Honoree

Harry G. Day

AWARDS

President's Medal for Excellence (1990)
Naming of Day Lecture Hall
Location: Bloomington
Presenter: Thomas Ehrlich

BIOGRAPHY

Born to John Freeman Day and Minta E. Spencer in Monroe County, Iowa, Oct. 8, 1906, Harry attended high school in Chariton, Iowa, and Cornell College in Mount Vernon, Iowa, where he graduated with an AB in chemistry. He received a doctorate of science in biochemistry from Johns Hopkins University, Baltimore, in 1933. Following a year as a National Research Council Fellow, he went to Yale as a General Education Board Fellow and then returned as an associate in the Department of Biochemistry at Johns Hopkins (1936–40). There he established a career in nutrition, working with Elmer V. McCollum and C. Orient-Kieles on The Newer Knowledge of Nutrition, fifth edition, published in 1939.

Day joined the chemistry faculty of Indiana University in 1940 as an assistant professor, and in 1950 he became a full professor. He was chairman between 1952 and 1962. Day also devoted considerable time and energy in writing Development of Chemistry at Indiana University in Bloomington, a book in which he describes the department’s history up to 1991. In addition to many committee assignments, he was associate dean for research and advanced studies from 1967 to 1972 and special assistant in the office of research and development from 1973 to his retirement in 1976.

He received the IU President’s Medal for Excellence in 1990 and the university’s Distinguished Service Award in 1993. Throughout his academic career, he was a pioneer in zinc research and authored more than 200 scientific publications. Perhaps the accomplishment for which he is best remembered by everyone is his contribution to the development of Crest toothpaste. In the 1950s while at IU, Day, J.C. Muhler, and W.H. Nebergall conducted research on the effects of fluorides in the reduction of dental caries. The result of this research was the first dentifrice containing stannous fluoride, Crest toothpaste. Day’s interest in nutrition expanded to include significant contributions to the American Institute of Nutrition; American Institute of Biological Chemists, where he served as president; and the Indiana Academy of Science. He was named a Sagamore of the Wabash in 2004.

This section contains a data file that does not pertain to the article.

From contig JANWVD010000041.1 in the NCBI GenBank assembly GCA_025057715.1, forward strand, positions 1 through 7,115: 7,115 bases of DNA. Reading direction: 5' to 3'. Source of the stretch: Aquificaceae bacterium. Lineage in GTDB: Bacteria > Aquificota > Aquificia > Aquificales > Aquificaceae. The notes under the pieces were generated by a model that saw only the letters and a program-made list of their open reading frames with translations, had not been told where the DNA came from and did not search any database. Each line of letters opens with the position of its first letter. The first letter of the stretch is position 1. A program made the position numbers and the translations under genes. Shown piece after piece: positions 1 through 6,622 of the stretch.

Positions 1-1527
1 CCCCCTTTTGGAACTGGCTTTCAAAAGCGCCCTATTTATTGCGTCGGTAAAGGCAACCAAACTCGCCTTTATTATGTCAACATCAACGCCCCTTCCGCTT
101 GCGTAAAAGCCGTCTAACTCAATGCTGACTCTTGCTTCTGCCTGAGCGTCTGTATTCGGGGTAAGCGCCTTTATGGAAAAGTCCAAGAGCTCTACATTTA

Throughout his career, Day mentored hundreds of students and often provided financial support to enable them to continue their education. Day was interested in wherever he thought he could be of service not only professionally, but locally through civic organizations such as Kiwanis and Bloomington Hospital, where he was the first male to serve on the Women’s Board. An active Republican, he served on the Bloomington City Council in the 1960s. Day has also been a moving force within the First United Methodist Church, serving as a trustee for a number of years. He was elected to the city council and served in that body for eight years until 1971. For his contributions to the chemistry department, the university, and the city, Day was elected to the Monroe County Hall of Fame. Moreover, the main lecture hall in the Chemistry Building as well as a lectureship bears his name.